May 13, 2019

Here is Why Sears Sold Thousands of Homes

Let's be honest. Many of the original Sears homes have been either torn down or neutered beyond recognition. Porches are enclosed, vinyl siding is slapped on, windows are removed, second (and third) stories are added. Some weeks it's difficult for me to find a decent-looking Sears house to feature.

And then I come across a house like the Sears Somerset in Berwyn. It is like manna from heaven for a blogger like myself. 

6948 W. 29th Place, Berwyn. Yes, that's melting snow on the roof. In late April. 


Sears Somerset.


Almost all original exterior details on this Somerset are intact. It's adorable. This is what a Sears house is supposed to look like and this shows you why Sears sold thousands of homes to customers all over the United States.


I think the shutters were added in later years, but that's the original window.


View from the other side. Those pillars with the rectangular inset are original, as are the brackets. This house looks almost identical to what was delivered back in the day.



Sears sold the Somerset until 1925. Carl and Ragnhild Meyer got in before the cutoff and built their Somerset in the Proksa Park neighborhood of Berwyn that year. Carl was a salesman for a roofing company.


Carl Meyer. Public photo on Ancestry.com.


Young Ragnhild Meyer. She was a Norwegian immigrant. Public photo on Ancestry.com.


Later Ragnhild. Public photo on Ancestry.com.


The Meyers sold the Somerset sometime after 1938.



April 30, 2019

The Only Sears Honor in Illinois

I've been doing this for several years, and it's still exciting when I find a Sears model I've never seen before in real life.

Drum roll please!

Here's the only Sears Honor in Illinois, in Riverside to be exact. It's not authenticated, but the floor plan matches the layout to the inch.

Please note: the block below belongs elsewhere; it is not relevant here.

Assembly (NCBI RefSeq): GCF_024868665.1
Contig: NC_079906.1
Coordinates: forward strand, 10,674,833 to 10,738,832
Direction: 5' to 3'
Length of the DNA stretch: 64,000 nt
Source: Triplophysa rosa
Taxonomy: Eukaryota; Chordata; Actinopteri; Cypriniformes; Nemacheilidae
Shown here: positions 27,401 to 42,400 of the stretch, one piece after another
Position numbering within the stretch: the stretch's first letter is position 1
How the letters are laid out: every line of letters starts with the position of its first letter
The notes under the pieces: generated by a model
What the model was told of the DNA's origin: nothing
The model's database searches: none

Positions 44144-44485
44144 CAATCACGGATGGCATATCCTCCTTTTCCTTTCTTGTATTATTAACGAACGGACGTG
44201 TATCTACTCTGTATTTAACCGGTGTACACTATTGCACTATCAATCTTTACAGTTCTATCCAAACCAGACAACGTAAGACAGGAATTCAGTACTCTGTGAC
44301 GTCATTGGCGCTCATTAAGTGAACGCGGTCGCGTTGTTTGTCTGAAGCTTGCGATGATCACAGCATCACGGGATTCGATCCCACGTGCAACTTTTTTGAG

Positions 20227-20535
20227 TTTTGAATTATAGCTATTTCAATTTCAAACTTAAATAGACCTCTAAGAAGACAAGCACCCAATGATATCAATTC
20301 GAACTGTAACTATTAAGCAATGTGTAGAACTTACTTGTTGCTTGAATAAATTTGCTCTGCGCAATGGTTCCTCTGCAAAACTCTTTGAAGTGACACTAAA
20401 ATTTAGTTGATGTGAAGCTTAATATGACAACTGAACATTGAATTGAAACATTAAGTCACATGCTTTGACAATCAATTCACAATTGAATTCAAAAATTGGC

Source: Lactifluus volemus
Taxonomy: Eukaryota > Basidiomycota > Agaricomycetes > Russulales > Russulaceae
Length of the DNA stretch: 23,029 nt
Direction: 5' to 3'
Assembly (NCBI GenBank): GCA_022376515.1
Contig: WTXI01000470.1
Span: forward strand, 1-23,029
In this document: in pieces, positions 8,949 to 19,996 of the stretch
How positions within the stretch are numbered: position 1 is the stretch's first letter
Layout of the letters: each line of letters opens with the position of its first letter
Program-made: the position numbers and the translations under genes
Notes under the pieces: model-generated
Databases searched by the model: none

100 Kimbark Road, Riverside. Photo from Realtor site.




Sears Honor.


The Sears Honor was sold from 1920-1926. Sears called it a Colonial, and it certainly has an elegant pillared entrance and perfect symmetry. The house also has Tudor features. Although it lacks the traditional half timbering, it does have rolled roof edges, trellises, and flower boxes at ground level (all cottage-like features that unfortunately were removed from the Riverside house). So maybe we can call it a "Colonial-Tudor hybrid".







That gorgeous rolled edge roof is gone today.




The Honor is a large house at 28' x 38'. This house would not fit on standard lots in many older suburbs. The Honor in Riverside has a reversed floor plan.


There were originally window seats underneath the single windows. Photo from Realtor site.


There is a foyer partitioned off the living room, and somebody added a coat closet, which would be on the left side of this photo. Photo from Realtor site.


Nice-sized dining room. Sears recommended you put a china cabinet between the single windows. Photo from Realtor site.


They took out the pantry and the breakfast alcove to make a larger kitchen. That cute little corner window is also a new addition. Photo from Realtor site.




This is the first floor sunroom. Photo from Realtor site.


The house originally had a first floor powder room. Photo from Realtor site.